In the middle of drafting this I attended a talk byÂ Dr Michael Carr-Gregg where he said, “Kids learn teachers, not subjects“. Many subjects from school have proven useful in my photography career. The lessons that really stick with me were by passionate teachers who demonstrated them in unique ways.
I’ve written before how my high school art teacher really inspired me to follow a creative career. She showed us the world has no restrictions, it is we who apply them.
Learning to think laterally is a skill that has benefited all aspects of my life, not just creativity. It helps me to solve problems and think outside the box finding solutions for clients.
My geography teacher, like many of his generation, was a bit of a hippie from the 1970s. He taught to the text book however would take us on field trips to really understand the science. Sitting on sand dunes sketching the effects of erosion made us look closer.
Learning about weather patterns, my geography teacher had us study evening weather reports, challenged us to do our own predictions and understand synoptic charts.
Photographers are obsessed with weather and like to dabble in a bit of meteorology. Just look at how many weather apps we have on our phones! For location jobs, such as promotional photography for schools and universities, it’s the photographer who calls the shots regarding weather delays.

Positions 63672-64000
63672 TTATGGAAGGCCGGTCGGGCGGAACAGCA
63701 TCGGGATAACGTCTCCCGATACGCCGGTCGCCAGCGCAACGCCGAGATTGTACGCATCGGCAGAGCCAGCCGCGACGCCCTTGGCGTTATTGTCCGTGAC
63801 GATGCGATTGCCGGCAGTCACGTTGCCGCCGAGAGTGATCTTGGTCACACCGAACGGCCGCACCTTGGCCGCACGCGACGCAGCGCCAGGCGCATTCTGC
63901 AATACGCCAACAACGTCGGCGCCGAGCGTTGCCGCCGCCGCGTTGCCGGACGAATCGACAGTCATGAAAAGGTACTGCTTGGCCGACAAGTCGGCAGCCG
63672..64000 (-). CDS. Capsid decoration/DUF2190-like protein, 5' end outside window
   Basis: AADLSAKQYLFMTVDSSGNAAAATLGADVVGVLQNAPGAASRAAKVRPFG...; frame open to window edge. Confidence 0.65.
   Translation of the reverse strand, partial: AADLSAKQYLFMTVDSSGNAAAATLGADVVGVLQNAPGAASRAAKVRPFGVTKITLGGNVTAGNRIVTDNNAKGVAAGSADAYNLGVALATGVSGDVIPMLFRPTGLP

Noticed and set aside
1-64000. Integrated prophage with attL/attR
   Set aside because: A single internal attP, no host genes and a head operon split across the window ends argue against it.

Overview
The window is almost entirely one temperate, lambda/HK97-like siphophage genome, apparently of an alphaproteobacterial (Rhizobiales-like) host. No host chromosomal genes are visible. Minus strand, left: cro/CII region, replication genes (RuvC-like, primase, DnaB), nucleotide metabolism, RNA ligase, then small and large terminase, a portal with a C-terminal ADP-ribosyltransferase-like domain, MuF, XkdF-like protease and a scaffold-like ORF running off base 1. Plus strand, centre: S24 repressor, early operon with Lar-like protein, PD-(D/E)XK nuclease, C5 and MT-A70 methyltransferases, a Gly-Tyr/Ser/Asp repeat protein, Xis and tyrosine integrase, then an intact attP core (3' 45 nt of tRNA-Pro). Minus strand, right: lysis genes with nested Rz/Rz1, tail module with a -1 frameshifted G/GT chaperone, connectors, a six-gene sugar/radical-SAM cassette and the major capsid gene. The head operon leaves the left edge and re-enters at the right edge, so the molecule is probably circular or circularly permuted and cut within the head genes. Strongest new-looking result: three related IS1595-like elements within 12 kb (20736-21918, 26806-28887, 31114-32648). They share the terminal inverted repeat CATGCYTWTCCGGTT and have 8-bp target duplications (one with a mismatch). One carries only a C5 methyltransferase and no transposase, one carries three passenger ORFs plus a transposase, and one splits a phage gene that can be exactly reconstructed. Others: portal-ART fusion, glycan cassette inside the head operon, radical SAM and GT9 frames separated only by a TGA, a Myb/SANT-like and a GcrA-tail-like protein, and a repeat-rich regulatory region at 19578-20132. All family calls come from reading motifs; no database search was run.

Analytical thinking is also important and in high school science we looked for predictable, repeatable results.
I distinctly remember studying the psychology of advertising in depth (and later at university). Today I use some of that when crafting campaigns for clients.
OK maths isn’t my strong point. Often at parent teacher nights my parents would politely hear that, “he shows strength in the humanities“.
In photography there is only one rule you need to know, the inverse square law:
Now that I’m involved in international standards for photography at ISO I really should have paid more attention to maths. My colleagues on the committee are very clever PhD scientists debating high level formulae.
A genuine love of reading is one the greatest gifts english teachers have given me and my children.
My best English teachers celebrated my writing and gave me the tools to confidently speak to an audience.
Passion for learning
Something I can credit to all all my teachers is a continued passion for learning.
After formal study my mentors strengthened that with on the job, practical training. Subjects at school that I wasn’t drawn to suddenly became important. Physics, chemistry, computer science and maths when applied to photography fascinate me and maintain my desire to learn.
Continuing Professional Development
In a fast changing arena like digital photography and an ever changing world it’s essential to maintain your education. We’re always learning, whether that’s self guided or through a formally structured course. To be an Accredited Professional Photographer the Australian Institute of Professional Photography requires members to participate in Continuing Professional Development.
Having great teachers early in my schooling instilled me with a passion for continuing to both learn and share those learnings with others. I’d love to hear your experiences over on Linkedin.